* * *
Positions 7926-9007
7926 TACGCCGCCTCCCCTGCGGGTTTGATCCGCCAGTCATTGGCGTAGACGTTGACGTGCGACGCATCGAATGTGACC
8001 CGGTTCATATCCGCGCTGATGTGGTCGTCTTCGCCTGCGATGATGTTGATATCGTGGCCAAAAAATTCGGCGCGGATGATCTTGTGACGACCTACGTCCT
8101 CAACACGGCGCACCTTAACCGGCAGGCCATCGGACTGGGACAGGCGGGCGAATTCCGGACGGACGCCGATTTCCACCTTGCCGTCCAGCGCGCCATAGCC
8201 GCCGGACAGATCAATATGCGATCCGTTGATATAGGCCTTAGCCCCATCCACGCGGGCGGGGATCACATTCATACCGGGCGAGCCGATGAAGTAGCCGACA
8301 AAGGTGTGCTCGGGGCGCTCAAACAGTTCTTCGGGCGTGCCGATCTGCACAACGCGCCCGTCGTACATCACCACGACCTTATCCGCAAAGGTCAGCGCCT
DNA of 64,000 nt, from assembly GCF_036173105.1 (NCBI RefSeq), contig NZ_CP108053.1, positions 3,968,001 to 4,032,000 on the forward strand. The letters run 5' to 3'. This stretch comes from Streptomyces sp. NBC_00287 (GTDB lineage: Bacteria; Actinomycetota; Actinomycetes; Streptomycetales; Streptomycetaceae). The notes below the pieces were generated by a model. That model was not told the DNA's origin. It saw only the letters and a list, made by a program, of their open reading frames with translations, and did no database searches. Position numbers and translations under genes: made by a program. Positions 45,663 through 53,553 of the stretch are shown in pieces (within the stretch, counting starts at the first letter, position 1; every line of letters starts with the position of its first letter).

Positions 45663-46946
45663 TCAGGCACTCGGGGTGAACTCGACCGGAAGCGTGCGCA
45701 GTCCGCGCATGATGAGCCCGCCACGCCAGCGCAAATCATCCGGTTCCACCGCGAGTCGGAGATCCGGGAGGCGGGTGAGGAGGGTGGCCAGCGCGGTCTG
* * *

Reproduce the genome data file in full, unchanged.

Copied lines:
Positions 7926-9007
7926 TACGCCGCCTCCCCTGCGGGTTTGATCCGCCAGTCATTGGCGTAGACGTTGACGTGCGACGCATCGAATGTGACC
8001 CGGTTCATATCCGCGCTGATGTGGTCGTCTTCGCCTGCGATGATGTTGATATCGTGGCCAAAAAATTCGGCGCGGATGATCTTGTGACGACCTACGTCCT
8101 CAACACGGCGCACCTTAACCGGCAGGCCATCGGACTGGGACAGGCGGGCGAATTCCGGACGGACGCCGATTTCCACCTTGCCGTCCAGCGCGCCATAGCC
8201 GCCGGACAGATCAATATGCGATCCGTTGATATAGGCCTTAGCCCCATCCACGCGGGCGGGGATCACATTCATACCGGGCGAGCCGATGAAGTAGCCGACA
8301 AAGGTGTGCTCGGGGCGCTCAAACAGTTCTTCGGGCGTGCCGATCTGCACAACGCGCCCGTCGTACATCACCACGACCTTATCCGCAAAGGTCAGCGCCT
DNA of 64,000 nt, from assembly GCF_036173105.1 (NCBI RefSeq), contig NZ_CP108053.1, positions 3,968,001 to 4,032,000 on the forward strand. The letters run 5' to 3'. This stretch comes from Streptomyces sp. NBC_00287 (GTDB lineage: Bacteria; Actinomycetota; Actinomycetes; Streptomycetales; Streptomycetaceae). The notes below the pieces were generated by a model. That model was not told the DNA's origin. It saw only the letters and a list, made by a program, of their open reading frames with translations, and did no database searches. Position numbers and translations under genes: made by a program. Positions 45,663 through 53,553 of the stretch are shown in pieces (within the stretch, counting starts at the first letter, position 1; every line of letters starts with the position of its first letter).

Positions 45663-46946
45663 TCAGGCACTCGGGGTGAACTCGACCGGAAGCGTGCGCA
45701 GTCCGCGCATGATGAGCCCGCCACGCCAGCGCAAATCATCCGGTTCCACCGCGAGTCGGAGATCCGGGAGGCGGGTGAGGAGGGTGGCCAGCGCGGTCTG